Associated British Foods
The market will be looking for evidence that Primark has managed to shrug off the foul winter weather to retain its place as one of the high street’s most resilient players, writes Rhiannon Curry.
Owner Associated British Foods posts half-year figures tomorrow.
Investors will be looking for a repeat performance of its full-year results when revenues were 12pc higher.
Primark already contributes more than half of ABF’s profits, and with the company eyeing growth in Europe and the US, the high street chain is positioned strongly for growth.
However, Primark may have been hit by the poor weather at the start of the year, which led many shoppers to stay at home.
In January, a sharper than expected drop in prices hit sales at ABF’s sugar division, denting an otherwise strong festive period. The abolition of the EU’s sugar quota last September for the first time since 1968, has had an impact.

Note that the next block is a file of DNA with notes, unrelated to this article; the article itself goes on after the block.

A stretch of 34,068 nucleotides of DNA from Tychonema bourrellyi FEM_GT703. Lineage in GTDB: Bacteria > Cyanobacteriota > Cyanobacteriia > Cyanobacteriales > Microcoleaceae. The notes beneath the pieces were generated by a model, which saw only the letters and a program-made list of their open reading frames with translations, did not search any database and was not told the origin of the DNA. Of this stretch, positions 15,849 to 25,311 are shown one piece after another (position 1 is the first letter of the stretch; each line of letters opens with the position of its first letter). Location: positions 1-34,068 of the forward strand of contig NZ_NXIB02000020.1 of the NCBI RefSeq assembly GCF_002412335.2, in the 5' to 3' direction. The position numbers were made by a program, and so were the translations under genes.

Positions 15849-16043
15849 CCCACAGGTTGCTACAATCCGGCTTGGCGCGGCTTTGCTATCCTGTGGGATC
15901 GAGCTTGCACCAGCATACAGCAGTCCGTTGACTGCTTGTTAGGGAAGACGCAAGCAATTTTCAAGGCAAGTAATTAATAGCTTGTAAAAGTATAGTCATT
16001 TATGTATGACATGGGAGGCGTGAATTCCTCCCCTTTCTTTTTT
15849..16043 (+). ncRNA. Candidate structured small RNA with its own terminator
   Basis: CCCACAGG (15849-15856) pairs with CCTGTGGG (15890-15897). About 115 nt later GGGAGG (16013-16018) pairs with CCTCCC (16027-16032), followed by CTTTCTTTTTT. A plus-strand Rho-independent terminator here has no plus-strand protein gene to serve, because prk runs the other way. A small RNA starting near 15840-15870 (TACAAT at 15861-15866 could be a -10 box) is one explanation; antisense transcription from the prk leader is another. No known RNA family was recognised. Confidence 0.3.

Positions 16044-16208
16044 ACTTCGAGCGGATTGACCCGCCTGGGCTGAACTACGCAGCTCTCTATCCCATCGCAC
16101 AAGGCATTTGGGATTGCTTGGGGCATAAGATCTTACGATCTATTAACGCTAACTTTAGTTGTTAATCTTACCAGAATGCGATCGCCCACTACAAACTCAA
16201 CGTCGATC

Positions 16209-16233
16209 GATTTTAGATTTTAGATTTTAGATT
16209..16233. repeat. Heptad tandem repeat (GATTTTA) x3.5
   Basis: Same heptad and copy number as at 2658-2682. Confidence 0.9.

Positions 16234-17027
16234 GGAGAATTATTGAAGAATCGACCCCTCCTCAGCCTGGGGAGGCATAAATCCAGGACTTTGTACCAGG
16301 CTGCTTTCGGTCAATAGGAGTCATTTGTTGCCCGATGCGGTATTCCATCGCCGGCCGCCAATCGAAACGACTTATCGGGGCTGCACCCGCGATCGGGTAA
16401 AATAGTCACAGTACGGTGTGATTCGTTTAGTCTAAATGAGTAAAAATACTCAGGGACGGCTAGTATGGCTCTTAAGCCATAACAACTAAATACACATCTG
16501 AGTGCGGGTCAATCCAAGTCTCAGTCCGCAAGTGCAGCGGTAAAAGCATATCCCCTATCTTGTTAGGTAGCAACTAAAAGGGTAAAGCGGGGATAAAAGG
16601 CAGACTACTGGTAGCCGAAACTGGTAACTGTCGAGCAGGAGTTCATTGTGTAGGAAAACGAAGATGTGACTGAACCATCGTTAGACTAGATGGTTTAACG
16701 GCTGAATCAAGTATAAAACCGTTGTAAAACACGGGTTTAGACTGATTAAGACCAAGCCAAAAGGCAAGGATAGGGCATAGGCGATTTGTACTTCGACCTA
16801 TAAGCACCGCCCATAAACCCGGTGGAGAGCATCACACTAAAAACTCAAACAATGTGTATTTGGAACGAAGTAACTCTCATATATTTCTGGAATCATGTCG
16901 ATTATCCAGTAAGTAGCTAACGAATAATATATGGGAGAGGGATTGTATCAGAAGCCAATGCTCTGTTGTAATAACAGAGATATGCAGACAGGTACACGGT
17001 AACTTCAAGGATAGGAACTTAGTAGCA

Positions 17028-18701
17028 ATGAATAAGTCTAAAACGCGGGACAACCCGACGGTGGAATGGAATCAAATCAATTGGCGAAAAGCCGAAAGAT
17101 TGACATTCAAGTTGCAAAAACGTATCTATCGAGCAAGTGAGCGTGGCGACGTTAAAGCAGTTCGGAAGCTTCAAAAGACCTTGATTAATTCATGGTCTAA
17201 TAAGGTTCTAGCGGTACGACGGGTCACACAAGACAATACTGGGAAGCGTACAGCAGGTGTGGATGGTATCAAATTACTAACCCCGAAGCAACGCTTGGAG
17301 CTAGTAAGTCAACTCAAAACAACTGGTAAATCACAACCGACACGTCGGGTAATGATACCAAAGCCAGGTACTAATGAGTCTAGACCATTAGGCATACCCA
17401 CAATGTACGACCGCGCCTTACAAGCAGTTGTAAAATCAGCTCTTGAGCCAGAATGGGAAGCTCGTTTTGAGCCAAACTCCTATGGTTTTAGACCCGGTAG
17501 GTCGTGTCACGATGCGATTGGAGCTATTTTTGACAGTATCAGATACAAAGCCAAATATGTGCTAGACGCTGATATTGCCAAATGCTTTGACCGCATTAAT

That, coupled with a bumper harvest of sugar beet in Europe has reduced demand and meant prices have been significantly lower.
◆ Primark has weathered the retail gloom better than other brands
◆ Overseas operations have helped offset weaker sterling
◆ Good scope for growth
◆ Share price has struggled in recent months
◆ Sugar division drags on overall performance
◆ Bad weather may have hit retail profits
◆ Consumer confidence continues to wane
◆ Higher costs, such as business rates and manufacturing expenses
◆ More pressure on sugar prices
◆ Expanding Primark into new markets
◆ Transactional website for its clothing and homeware
◆ More brand tie-ups like Harry Potter range
Primark contributes more than half of AB Foods’ profits
George Weston Chief executive